Globetrotting as it was done before industrialization.
I need some advice on a "trip" I have planned before grad school. I am going to grad school in the fall for my Masters of Public Health (I hope to gear my career toward healthcare in 3rd world countries) and plan to take a trip for 3 months before entering school. Here is the catch, I will have little or no money and I don't really even care where I go or what I see. I have a backpack and all the supplies for backpacking.
I hope to travel somewhat like a hobo. I am willing to hop trains/ stow away on boats or do anything to get anywhere anyone is going. Though, ideally I would like to earn my way wherever I am going. I am willing to work as long and hard as it takes to earn my keep. For example if I were able to find a ship captain of a tanker, cruise shit, or really any type of vessel I would be willing to be a porter or janitor or any position with my only pay being a one-way trip. I am generally pretty handy. I have experience with welding and metalwork, electrical work, carpentry, auto/boat/small plain mechanics, plumbing and just about any skilled trade. I also have a degree in Neurobiology and consider myself fairly intelligent and very open-minded, but I doubt my proof of education will get me as far as skilled trades for what I want to do. I would be willing to scrub the toilets of the dirtiest ship on the ocean for weeks just for free passage to wherever they were going. I also consider myself fairly tough, able to work very long hours on difficult or even repulsive tasks. When I get where I am going I will be able to pay to stay in hostels but I would prefer to trade any type of work needed for very brief food and lodging. I want to experience the cultures and day to day lives of people anywhere in the world and everywhere in the world. This trip isn’t about any destination it’s about the journey.
I hope to reach the coast by hitchhiking or if by no other option, rideshare
.or train hopping. If I did thumb it from Texas over to a port, do you think I could find a means across oceans in the manner described above. I could write a book on what I want to do for this trip but first I others perspective and ideas on how to start it and if it is possible. Please let me know any feedback, good or bad you may have. Any commentary is much appreciated.
It's feasible and sounds like a fantastic adventure... one thing you may have not thought about is hitching by Yacht - a friend spent years doing this - cooking, cleaning in exchange for board, travel and food. ... where are those url's? - I can't remember them at the moment but there are resources on the net for this - though being in the right bar at the right time is always the best way.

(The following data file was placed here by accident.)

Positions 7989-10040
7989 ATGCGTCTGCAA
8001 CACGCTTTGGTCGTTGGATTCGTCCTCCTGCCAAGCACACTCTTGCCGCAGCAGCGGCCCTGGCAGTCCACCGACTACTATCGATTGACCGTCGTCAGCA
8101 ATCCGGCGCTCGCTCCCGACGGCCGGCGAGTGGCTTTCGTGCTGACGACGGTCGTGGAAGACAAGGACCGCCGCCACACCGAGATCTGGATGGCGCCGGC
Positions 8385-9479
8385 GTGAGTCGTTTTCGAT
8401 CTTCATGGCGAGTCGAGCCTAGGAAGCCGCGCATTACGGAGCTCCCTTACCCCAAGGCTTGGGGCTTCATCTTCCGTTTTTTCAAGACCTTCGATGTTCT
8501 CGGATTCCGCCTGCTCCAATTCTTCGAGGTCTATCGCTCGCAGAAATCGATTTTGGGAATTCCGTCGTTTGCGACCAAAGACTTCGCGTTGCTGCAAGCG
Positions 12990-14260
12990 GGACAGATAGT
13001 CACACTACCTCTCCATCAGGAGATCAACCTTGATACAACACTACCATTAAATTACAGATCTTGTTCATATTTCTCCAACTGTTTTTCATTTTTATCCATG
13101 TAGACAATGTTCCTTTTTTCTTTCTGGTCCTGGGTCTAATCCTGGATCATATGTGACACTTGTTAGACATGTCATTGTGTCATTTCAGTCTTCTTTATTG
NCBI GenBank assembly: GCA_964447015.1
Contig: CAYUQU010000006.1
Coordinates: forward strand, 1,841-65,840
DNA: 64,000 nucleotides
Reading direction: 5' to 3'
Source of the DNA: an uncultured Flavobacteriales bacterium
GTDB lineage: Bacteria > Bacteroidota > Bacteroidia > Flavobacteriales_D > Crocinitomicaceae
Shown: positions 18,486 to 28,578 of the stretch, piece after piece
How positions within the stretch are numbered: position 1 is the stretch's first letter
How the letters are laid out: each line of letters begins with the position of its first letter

Great! Thanks Ali, I have a few months before I plan on starting this so I plan to scour the net and any other resource for such options.
This sounds like an amazing and challenging trip. I heard of someone who travelled across America by "air hitching". Apparently the guy turned up at small, private airfields in the US, spoke to a few people and found private pilots who were willing to take him on their small cross-country flights. It's something else to add to the possibilities
As for crossing seas and oceans, I know there are means of crossing for free from England at least. A friend of mine managed to hitch a ride with a truck driver from the port town of Dover, and ended up in North Italy
It's possible indeed. However, when I was up to it myself, I found impossible to hitch a ride on tankers or other big commercial vessels. I met several ship owners during my quest and all of them said they had often offered something like that in the past but that today they don't anymore for reason of liability and insurance. Plus, modern ships have such a tiny number of crew members they definetely don't need a second cook or stuff like that. So, unless you are a certified seaman of any sort, your best bet is to search for a lift on private, smaller vessels where you will do a bit of everything in return for food, lodging, a free ride and -if you are really lucky- some pocket money. A word of advice, anyway, if you haven't ever lived on a boat consider that sea-sickness on small vessels can be a true nightmare and that once you are in the middle of an ocean there is no way out. Don't understimate that.